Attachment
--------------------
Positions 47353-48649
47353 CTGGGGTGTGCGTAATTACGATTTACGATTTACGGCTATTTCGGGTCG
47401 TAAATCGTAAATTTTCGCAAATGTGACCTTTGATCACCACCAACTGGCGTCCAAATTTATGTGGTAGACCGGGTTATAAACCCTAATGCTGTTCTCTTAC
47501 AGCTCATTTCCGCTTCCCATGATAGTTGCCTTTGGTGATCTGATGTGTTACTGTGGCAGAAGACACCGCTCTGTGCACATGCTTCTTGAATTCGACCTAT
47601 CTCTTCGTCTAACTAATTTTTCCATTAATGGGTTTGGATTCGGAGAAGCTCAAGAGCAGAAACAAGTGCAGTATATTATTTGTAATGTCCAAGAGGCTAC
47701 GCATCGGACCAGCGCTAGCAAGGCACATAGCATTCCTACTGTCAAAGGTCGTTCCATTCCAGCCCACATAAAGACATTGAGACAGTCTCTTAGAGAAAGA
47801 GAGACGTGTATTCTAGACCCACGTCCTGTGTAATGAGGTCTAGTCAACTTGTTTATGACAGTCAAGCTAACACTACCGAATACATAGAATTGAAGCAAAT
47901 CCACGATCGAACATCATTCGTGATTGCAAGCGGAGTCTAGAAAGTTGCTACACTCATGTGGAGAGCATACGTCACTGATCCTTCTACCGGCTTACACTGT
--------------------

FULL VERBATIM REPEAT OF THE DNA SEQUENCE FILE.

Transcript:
Positions 47353-48649
47353 CTGGGGTGTGCGTAATTACGATTTACGATTTACGGCTATTTCGGGTCG
47401 TAAATCGTAAATTTTCGCAAATGTGACCTTTGATCACCACCAACTGGCGTCCAAATTTATGTGGTAGACCGGGTTATAAACCCTAATGCTGTTCTCTTAC
47501 AGCTCATTTCCGCTTCCCATGATAGTTGCCTTTGGTGATCTGATGTGTTACTGTGGCAGAAGACACCGCTCTGTGCACATGCTTCTTGAATTCGACCTAT
47601 CTCTTCGTCTAACTAATTTTTCCATTAATGGGTTTGGATTCGGAGAAGCTCAAGAGCAGAAACAAGTGCAGTATATTATTTGTAATGTCCAAGAGGCTAC
47701 GCATCGGACCAGCGCTAGCAAGGCACATAGCATTCCTACTGTCAAAGGTCGTTCCATTCCAGCCCACATAAAGACATTGAGACAGTCTCTTAGAGAAAGA
47801 GAGACGTGTATTCTAGACCCACGTCCTGTGTAATGAGGTCTAGTCAACTTGTTTATGACAGTCAAGCTAACACTACCGAATACATAGAATTGAAGCAAAT
47901 CCACGATCGAACATCATTCGTGATTGCAAGCGGAGTCTAGAAAGTTGCTACACTCATGTGGAGAGCATACGTCACTGATCCTTCTACCGGCTTACACTGT